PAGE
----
Giving Compass’ Take:
• Baltimore’s philanthropists are utilizing impact investing practices to provide capital for community development financial institutions so they can help strengthen small businesses.
• In what other ways are collaborative impact investments spurring community development?
When James Wahls came to the Annie E. Casey Foundation in Baltimore, Md., three years ago, he wanted to replicate an effort he helped design at the W.K. Kellogg Foundation in Detroit, that is, supporting entrepreneurs of color in the city to start small businesses.
Detroit’s Entrepreneurs of Color Fund was able to triple in value from $6 million to more than $18 million in three years, creating even a greater ripple effect throughout the city. But Wahls, senior investment analyst with the Annie E. Casey Foundation’s social investments team, found that in Baltimore, the existing community development financial institutions, or CDFIs, didn’t have the capacity to take in investment capital to deploy to potential small business owners.
“Foundations are looking for ways to work in a revolutionary way,” says Melanie Audette, a senior vice president at Mission Investors Exchange, a 250-member network for foundations focused on impact investing.
“They are looking at how to make those grants and impact investments in their community on their own, but to do it in a way where they can scale their efforts because they are bringing in others with similar or the same purposes to make that change in the community,” Audette says.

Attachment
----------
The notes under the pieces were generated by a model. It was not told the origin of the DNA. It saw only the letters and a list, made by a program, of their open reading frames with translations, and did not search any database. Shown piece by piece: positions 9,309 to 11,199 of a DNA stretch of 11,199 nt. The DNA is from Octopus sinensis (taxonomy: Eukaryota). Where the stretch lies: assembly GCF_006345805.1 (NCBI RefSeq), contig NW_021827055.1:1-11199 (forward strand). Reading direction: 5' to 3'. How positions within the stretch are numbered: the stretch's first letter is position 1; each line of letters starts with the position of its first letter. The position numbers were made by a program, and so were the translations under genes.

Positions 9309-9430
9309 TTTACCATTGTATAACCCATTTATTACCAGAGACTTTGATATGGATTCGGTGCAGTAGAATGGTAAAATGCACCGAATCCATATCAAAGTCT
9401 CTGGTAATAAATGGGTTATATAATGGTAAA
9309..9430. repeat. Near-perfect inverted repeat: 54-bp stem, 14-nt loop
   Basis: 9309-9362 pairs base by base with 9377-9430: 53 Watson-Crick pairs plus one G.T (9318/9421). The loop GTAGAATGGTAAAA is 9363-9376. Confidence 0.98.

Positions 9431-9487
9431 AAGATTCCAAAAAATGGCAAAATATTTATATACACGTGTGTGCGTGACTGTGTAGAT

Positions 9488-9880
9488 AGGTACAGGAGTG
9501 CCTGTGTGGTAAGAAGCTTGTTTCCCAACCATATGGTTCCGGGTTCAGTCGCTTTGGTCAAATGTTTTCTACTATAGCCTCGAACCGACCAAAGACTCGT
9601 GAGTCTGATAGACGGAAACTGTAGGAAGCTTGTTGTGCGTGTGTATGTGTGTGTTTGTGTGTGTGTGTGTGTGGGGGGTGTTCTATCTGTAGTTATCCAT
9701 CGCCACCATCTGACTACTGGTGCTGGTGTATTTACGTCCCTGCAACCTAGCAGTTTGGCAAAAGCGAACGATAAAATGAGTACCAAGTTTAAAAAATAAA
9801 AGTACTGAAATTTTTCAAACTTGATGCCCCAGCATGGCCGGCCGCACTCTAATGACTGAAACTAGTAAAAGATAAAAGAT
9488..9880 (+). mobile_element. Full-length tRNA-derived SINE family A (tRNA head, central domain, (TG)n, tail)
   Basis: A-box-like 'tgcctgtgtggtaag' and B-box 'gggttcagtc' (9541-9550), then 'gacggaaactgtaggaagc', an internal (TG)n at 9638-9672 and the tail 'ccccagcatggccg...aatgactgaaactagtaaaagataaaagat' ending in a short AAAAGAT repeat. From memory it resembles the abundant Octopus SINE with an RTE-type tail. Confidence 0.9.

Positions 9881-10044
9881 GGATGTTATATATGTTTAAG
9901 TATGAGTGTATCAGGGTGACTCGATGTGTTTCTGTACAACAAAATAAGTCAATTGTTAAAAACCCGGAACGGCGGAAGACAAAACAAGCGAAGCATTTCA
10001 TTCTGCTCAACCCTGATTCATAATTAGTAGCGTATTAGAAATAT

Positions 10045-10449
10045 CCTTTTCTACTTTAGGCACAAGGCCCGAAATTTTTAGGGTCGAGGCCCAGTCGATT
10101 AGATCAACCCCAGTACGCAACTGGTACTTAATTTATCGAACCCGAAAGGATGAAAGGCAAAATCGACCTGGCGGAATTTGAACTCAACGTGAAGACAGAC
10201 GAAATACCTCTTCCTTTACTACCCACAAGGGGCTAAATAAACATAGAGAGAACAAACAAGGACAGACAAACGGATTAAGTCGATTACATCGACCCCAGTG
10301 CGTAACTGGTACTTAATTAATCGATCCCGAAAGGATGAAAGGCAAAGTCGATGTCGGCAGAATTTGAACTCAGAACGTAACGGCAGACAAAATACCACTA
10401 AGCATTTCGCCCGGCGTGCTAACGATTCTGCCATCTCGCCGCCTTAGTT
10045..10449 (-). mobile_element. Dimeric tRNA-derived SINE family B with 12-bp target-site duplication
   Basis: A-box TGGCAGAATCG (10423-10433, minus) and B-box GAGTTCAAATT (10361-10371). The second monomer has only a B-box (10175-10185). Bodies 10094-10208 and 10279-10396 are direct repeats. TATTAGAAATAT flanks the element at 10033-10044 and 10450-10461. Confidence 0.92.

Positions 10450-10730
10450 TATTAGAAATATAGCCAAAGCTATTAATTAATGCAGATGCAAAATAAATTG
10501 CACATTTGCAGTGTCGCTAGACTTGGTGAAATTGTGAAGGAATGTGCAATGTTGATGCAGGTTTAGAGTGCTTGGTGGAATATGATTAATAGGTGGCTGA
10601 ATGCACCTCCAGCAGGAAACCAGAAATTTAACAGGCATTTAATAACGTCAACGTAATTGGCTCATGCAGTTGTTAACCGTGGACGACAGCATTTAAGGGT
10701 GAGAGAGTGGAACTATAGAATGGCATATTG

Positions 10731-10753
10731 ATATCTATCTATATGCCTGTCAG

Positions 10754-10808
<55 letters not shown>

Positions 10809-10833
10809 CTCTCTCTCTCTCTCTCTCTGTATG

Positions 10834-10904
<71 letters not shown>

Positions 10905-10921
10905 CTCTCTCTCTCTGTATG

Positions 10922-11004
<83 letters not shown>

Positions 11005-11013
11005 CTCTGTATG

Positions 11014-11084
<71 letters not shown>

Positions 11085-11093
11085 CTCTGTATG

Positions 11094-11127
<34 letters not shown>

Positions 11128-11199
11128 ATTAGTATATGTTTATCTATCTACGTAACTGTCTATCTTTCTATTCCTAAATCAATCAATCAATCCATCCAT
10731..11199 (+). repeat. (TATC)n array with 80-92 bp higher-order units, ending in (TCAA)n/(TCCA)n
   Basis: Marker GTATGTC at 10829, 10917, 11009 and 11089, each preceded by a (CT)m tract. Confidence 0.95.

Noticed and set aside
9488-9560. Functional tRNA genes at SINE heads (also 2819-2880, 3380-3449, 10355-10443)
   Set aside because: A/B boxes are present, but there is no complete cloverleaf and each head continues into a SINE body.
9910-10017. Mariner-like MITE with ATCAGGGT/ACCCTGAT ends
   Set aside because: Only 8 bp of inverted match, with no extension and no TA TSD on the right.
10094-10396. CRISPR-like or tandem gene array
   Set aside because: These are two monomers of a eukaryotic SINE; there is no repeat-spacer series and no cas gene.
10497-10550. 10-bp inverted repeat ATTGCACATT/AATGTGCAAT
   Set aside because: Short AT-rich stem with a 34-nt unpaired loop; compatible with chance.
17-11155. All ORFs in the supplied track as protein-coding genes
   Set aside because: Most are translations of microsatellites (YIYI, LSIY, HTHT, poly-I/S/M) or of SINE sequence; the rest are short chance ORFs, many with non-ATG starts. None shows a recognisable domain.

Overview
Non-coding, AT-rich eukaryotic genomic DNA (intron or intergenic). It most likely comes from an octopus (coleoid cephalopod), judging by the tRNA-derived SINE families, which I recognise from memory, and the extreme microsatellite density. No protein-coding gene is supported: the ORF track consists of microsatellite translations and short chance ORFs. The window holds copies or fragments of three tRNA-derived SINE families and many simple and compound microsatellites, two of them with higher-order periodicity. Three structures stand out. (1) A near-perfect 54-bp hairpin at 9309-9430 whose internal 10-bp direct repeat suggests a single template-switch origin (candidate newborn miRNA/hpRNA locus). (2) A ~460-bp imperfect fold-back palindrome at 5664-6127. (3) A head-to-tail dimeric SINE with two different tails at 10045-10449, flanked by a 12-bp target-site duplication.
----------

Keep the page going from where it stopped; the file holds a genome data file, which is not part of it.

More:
The latest initiative, which, if effective, should lead to impact investments in the CDFIs, is a clear example of how collaboration has made philanthropists and the foundation arms of commercial banks more effective at achieving their goals. CDFIs are more effective than large banks at providing the smaller loan amounts that new small business owners require, Wahls says.
The idea is for the grants to provide the community lending institutions with the support they need to build their capacity for lending; the grant funding will also allow the partners to support local nonprofits that are educating entrepreneurs on how to get the financing they need, and on how to successfully run a small business.
Read the full article about impact investing by Abby Schultz at Barron’s.
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